2. Ensure meaningful recognition. Employee surveys consistently show that many employees are not consistently recognized. What’s more, recognition needs to relate to an employee’s own wants or desires or it is a waste of time, not much better than no recognition at all. It is therefore vital that an organization understands what types of recognition are most meaningful to its teams and individual employees. From verbal praise to merchandise to parking spots, employers should consider using online and offline assessment tools to uncover what truly motivates their employees.

  3. Measure success. Gone are the days when recognition was an intangible soft topic. Modern techniques allow you to capture, track and report the desired behaviors on which recognition is based. You can use surveys to understand your people and measure how often meaningful recognition is occurring within the organization. Whether the objective is increased retention or increased employee satisfaction, every recognition program should be based on measurable business objectives and associated recognition measurement.

  4. Commit from the top. Many recognition programs tend to fail because top executives believe that recognition doesn’t improve performance, or employees may not believe that senior managers support recognition. Executive-level briefings by recognition advisers, visible executive involvement in launch campaigns and dedicated senior sponsorship for the life of the program are ways to combat these issues.

  5. Consolidate efforts. Tighter alignment, increased visibility, administrative efficiency, and economies of scale are just a few of the organizational benefits for developing and maintaining a strategic recognition program. This effort should include a documented plan, high level framework for formal recognition and tools for all departments.

  6. Decentralize ownership. An organizational recognition strategy should not stop teams from establishing their own recognition project. Each team should have at least one ‘recognition advocate’ who champions the formal programs, has the tools to launch new informal and day-to-day recognition initiatives, and understands best practices.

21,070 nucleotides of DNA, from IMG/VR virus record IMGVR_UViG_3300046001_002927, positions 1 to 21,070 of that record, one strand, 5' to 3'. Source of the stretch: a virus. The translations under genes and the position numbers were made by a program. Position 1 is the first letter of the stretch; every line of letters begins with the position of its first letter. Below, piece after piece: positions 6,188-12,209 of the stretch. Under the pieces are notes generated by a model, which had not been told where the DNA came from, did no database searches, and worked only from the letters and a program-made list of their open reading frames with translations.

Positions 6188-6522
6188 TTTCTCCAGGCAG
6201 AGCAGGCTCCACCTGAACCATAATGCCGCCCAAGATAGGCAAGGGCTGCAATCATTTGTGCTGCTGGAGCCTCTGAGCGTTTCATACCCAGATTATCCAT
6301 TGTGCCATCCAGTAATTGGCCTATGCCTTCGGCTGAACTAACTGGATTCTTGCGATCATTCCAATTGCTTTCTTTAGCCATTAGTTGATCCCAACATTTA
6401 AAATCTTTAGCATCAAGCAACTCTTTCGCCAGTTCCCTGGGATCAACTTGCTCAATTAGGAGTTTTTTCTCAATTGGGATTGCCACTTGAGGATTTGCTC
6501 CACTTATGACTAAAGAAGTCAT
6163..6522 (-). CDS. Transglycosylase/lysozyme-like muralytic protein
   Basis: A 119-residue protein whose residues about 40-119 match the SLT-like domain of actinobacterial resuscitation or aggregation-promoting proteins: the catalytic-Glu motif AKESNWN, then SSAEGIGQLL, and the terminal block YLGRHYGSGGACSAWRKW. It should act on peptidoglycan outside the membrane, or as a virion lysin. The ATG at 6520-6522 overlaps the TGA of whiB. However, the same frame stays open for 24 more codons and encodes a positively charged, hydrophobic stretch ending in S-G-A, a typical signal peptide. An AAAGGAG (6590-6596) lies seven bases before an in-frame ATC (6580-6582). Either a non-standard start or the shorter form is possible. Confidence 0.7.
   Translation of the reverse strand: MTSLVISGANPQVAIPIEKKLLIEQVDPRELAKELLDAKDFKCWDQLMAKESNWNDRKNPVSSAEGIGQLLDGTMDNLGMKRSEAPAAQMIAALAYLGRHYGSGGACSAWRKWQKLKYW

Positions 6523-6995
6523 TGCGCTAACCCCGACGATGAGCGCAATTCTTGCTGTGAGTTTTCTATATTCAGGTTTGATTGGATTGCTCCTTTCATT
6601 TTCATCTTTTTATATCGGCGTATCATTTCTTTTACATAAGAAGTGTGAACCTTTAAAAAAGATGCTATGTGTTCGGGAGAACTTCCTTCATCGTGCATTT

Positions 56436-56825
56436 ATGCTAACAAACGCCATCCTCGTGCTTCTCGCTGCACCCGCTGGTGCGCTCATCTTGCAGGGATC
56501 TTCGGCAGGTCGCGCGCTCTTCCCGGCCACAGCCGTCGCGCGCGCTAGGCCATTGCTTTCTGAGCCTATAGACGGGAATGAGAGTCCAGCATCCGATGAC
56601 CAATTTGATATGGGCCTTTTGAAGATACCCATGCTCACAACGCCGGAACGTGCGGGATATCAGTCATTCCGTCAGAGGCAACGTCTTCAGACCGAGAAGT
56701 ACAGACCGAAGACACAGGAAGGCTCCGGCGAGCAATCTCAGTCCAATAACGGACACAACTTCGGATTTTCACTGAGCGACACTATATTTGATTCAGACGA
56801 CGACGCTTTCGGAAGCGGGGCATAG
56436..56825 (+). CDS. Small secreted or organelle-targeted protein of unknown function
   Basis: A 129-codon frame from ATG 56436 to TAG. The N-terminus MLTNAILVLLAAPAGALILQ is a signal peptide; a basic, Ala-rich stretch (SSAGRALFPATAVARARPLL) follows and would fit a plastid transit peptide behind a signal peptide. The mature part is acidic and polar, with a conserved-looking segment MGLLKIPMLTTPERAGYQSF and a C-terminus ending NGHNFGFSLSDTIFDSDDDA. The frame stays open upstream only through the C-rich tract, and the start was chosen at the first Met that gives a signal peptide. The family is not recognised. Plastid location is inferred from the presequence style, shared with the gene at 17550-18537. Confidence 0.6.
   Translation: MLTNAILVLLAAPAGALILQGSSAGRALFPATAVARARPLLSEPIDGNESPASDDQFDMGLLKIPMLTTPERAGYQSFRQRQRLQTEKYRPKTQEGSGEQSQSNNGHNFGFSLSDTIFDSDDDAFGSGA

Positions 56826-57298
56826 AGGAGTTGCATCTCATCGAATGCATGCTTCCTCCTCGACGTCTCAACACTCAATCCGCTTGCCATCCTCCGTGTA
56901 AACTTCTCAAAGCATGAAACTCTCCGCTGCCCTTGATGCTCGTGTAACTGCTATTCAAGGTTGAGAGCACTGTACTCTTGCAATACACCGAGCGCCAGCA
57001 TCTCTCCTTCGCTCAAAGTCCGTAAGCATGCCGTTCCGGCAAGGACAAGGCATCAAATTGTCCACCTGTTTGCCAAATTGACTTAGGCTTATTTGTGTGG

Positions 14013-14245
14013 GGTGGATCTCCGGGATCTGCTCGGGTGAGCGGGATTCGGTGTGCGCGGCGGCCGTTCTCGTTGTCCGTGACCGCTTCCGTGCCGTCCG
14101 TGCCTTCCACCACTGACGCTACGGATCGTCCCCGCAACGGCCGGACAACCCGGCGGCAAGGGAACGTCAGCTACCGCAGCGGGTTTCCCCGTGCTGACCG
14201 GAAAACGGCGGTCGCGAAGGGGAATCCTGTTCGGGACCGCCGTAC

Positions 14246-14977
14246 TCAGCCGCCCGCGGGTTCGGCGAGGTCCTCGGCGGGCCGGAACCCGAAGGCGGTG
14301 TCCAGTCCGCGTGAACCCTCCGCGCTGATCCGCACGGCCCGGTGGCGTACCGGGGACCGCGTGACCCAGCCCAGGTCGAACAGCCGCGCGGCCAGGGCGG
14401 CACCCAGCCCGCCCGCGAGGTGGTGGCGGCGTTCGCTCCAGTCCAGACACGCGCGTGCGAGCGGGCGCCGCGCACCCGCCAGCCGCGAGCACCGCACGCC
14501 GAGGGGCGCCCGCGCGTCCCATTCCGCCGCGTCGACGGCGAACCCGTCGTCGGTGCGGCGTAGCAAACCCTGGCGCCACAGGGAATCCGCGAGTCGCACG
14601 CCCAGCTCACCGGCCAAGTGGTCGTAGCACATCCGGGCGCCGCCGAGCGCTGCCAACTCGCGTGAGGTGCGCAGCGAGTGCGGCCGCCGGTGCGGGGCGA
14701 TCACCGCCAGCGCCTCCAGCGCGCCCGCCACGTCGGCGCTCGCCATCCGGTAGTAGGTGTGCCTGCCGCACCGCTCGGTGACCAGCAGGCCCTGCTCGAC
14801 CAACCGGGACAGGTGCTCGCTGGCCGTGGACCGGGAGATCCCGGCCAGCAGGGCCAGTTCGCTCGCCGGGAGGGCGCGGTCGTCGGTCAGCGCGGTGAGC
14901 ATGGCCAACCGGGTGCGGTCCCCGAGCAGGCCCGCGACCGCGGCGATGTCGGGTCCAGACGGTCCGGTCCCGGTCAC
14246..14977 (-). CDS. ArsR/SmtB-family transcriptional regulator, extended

7. Align with corporate goals and values. Alignment happens in individual day-to-day actions of every employee. Therefore, all recognition programs should clearly communicate and encourage the values and behaviors the organization is promoting while not stifling employees who model these behaviors.

  8. Apply consistently and equitably. Employee recognition programs that have no guidelines and allow managers to decide unilaterally who and what gets awarded are quickly perceived as fake. Online help guides, weighted ‘What Award Should I Give’ wizards, value/behavior tracking tools, and embedded approval structures ensure that initiatives are implemented fairly and equitably.

  9. Recognize performance immediately: Recognition initiatives that are not tied to performance or are of forced quantity and timeliness will do little to drive the results the organization is seeking. Organizations should foster a culture where employees are awarded immediately for demonstrating the defined behaviors that drive overall company performance.

  10. Continuously improve. Lack of freshness is the single largest complaint among employee participants in ongoing recognition initiatives. Instead of waiting for annual ‘update’ campaigns, you should meet frequently to share ideas, capture best practices and update the programs. Involved employees should be empowered with the tools necessary to update communications and incorporate program changes.


  • Maritz, Inc.

Other free articles on employee recognition can be accessed in our free articles section.


About the Author

Kim Harrison is a recognized authority in the public relations field. His website,, provides a wealth of informative articles and resources on public relations techniques and management.